Some people have Primal Scream's 1991 cosmic piece-de-resistance Screamadelica played at the birth of their children; others have it played at their funeral. In 1993, the band's front man Bobby Gillespie (the Citizen Caned of rock - caned on cocaine, heroin or Ecstasy, ketamine and LSD) and his far-from-straight co-conspirators looked likely to be playing at their own funeral sooner rather than later, such was their intimacy with hard drugs. Some feared Primal Scream's relationship with hard drugs was enough to jeopardise the existence of one of Scotland's greatest exports as well as the lives of the band members themselves.
That year, Q magazine published an on-the-road article with the Scream that focused on their chemical dabblings and indeed listed the Class A drugs that the band had in their diabolical dressing room: heroin, Ecstasy, cocaine, speed and bottles of methadone, to which, we were told, some members of the band were said to be forming a dangerous attachment. The magazine feature resulted in unwelcome attention from nosy customs officers, as well as extreme paranoia within the band as they didn't want to go to prison.
"We got a bit ill," is the euphemism Gillespie used for where he and his co-workers were at that (vanishing) point in their lives and career. An indication of just where the band's heads - and blood systems - were at during that dark period. Sessions for the new album at London's Roundhouse Studios were so, shall-we-say, spirited that Gillespie renamed the studio Brownhouse as a homage to the band's new hobby, heroin. So, to record the long awaited follow-up to Screamadelica, presented something of a problem for the sonic revolutionaries. To keep them out of harm's way, they needed to go somewhere where it mightn't be overly easy to buy drugs, and where the studio would not as a result degenerate into "a cross between Carry on Screaming and Fellini's Satyricon".
Gillespie admits to Uncut magazine: "We had to get out of London. If we'd made a record in London, New York or Los Angeles, there would have been two, maybe three deaths in the band the way things were going." Primal Scream settled on Memphis, Tennessee, in May, 1993. Judge the results for yourself but as Gillespie told New Musical Express in 1999: "We made Give Out because we had a lot of heroin addiction in the band, a lot of cocaine, we were f**ked up and we wanted to make a different record. It turned out the way it turned out."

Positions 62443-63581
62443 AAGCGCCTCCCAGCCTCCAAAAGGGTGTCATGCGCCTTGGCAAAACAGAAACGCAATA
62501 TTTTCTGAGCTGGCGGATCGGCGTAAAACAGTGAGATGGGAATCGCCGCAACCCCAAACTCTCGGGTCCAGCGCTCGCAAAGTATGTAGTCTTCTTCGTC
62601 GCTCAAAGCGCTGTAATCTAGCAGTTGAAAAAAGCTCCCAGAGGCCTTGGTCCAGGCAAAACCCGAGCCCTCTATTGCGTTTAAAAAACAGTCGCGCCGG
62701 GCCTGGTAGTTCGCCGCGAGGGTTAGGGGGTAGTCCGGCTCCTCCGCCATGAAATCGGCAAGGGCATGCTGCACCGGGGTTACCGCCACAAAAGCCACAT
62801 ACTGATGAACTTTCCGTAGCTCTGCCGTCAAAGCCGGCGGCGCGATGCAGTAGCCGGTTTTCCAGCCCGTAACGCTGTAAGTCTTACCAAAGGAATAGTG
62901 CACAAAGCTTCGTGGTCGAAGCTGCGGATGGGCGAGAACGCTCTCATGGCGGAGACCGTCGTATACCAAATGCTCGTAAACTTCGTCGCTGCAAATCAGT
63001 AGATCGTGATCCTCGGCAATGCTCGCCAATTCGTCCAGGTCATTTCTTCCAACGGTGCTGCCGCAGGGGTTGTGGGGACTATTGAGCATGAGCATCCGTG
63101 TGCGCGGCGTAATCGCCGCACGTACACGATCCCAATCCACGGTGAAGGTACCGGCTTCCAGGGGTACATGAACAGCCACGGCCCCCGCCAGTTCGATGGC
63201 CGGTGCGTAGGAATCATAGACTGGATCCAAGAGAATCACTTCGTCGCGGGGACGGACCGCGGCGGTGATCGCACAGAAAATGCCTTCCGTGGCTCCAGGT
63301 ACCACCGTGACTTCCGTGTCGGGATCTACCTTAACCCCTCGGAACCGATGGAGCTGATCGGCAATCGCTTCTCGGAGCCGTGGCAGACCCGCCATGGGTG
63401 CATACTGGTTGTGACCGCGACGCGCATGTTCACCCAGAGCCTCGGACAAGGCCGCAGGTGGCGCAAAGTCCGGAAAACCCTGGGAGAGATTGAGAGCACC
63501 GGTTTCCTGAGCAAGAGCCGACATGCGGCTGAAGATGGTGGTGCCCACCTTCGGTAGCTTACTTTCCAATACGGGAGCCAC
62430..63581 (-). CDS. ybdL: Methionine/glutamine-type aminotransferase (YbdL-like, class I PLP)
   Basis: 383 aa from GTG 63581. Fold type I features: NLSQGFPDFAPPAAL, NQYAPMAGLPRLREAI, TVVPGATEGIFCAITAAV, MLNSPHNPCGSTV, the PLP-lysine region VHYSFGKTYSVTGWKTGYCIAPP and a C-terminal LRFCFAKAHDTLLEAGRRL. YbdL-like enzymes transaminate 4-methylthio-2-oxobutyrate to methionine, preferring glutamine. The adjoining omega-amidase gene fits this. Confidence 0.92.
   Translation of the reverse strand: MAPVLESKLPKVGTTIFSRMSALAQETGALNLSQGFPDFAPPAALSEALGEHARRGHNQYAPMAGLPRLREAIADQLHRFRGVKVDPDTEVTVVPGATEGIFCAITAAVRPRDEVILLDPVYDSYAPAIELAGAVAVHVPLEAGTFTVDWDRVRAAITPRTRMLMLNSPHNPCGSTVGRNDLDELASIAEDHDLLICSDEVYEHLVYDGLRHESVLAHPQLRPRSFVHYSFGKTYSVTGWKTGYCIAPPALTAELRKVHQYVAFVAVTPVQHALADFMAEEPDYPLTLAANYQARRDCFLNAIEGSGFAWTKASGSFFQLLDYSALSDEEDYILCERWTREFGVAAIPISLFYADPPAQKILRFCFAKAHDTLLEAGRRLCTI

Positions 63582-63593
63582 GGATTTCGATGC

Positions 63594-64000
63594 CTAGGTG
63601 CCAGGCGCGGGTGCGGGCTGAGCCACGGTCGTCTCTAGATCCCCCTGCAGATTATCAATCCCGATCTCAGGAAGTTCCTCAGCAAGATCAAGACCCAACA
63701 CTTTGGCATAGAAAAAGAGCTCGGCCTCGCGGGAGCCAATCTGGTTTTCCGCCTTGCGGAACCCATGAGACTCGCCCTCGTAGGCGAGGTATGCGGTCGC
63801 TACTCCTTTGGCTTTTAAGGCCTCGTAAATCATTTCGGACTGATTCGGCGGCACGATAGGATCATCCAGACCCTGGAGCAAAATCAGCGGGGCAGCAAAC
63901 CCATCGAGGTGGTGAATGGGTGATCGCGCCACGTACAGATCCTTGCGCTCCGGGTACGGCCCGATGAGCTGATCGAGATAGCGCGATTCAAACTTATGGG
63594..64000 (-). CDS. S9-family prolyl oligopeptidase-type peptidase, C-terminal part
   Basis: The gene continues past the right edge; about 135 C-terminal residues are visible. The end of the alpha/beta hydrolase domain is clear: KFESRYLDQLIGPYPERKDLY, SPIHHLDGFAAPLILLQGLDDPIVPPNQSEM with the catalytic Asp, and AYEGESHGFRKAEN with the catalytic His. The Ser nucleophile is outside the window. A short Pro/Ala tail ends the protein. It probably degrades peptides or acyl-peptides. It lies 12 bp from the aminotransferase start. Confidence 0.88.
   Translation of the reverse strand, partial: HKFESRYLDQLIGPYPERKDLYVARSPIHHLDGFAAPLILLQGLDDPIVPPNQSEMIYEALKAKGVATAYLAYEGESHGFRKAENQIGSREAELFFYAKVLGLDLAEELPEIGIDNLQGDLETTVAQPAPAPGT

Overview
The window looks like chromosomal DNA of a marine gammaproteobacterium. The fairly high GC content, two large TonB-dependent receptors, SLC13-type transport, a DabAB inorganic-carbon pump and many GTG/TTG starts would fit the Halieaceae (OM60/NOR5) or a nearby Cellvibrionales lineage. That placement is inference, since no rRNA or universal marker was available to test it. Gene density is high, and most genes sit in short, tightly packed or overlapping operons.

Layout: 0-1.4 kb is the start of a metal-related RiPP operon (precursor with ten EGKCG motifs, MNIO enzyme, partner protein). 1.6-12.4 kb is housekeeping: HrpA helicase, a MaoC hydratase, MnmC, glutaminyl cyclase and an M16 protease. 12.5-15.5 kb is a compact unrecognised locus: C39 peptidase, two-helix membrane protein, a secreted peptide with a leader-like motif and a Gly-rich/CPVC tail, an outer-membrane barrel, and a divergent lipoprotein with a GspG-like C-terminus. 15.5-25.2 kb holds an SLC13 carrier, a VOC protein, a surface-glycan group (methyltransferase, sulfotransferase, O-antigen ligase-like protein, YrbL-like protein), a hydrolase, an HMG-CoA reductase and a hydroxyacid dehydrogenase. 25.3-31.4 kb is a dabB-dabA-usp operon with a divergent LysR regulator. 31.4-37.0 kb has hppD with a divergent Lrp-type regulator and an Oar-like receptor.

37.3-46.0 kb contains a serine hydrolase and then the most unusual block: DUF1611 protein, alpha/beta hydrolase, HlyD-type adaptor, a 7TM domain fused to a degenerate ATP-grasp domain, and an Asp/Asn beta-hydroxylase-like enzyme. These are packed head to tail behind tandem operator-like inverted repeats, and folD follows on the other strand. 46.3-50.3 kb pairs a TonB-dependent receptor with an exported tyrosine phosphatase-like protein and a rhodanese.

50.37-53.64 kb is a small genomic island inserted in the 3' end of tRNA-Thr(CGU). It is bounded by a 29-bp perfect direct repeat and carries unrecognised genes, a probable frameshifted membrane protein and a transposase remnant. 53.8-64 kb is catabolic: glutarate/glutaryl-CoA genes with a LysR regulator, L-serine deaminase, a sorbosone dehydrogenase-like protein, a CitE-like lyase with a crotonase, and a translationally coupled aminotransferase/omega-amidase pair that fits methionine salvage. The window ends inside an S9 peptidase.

This is hardly surprising. During a break in recording in Memphis, Scream members Throb and Duffy decamp to New York, whereupon at a party the latter climbs up on a book cabinet, falls on to some broken glass "and stabs himself within an inch of his kidney". He subsequently missed a playback party in Memphis because airport officials said he was in no state to fly. Despite the playback party, the album is anything but finished.
On a day off, Primal Scream visit Graceland. Andrew Innes throws up on the grass outside Elvis's mansion and is thrown out, but not before he announces to the speechless tourists as the security guards drag him out: "First guy to do it since the King!"
The original tapes have lain down the back of the aforementioned Mr Andrew Innes's metaphorical sofa for the last 25 years until now. The tracks, recorded with producer Tom Dowd and the Muscle Shoals rhythm section, never saw the light of day because the band decided that they simply weren't up to scratch and subsequently brought in George Drakoulias to sonically re-edit it all. The results were released in 1994 and were largely unremarkable. (Mercifully, 1997's Vanishing Point was a return to form).
By: Irish Independent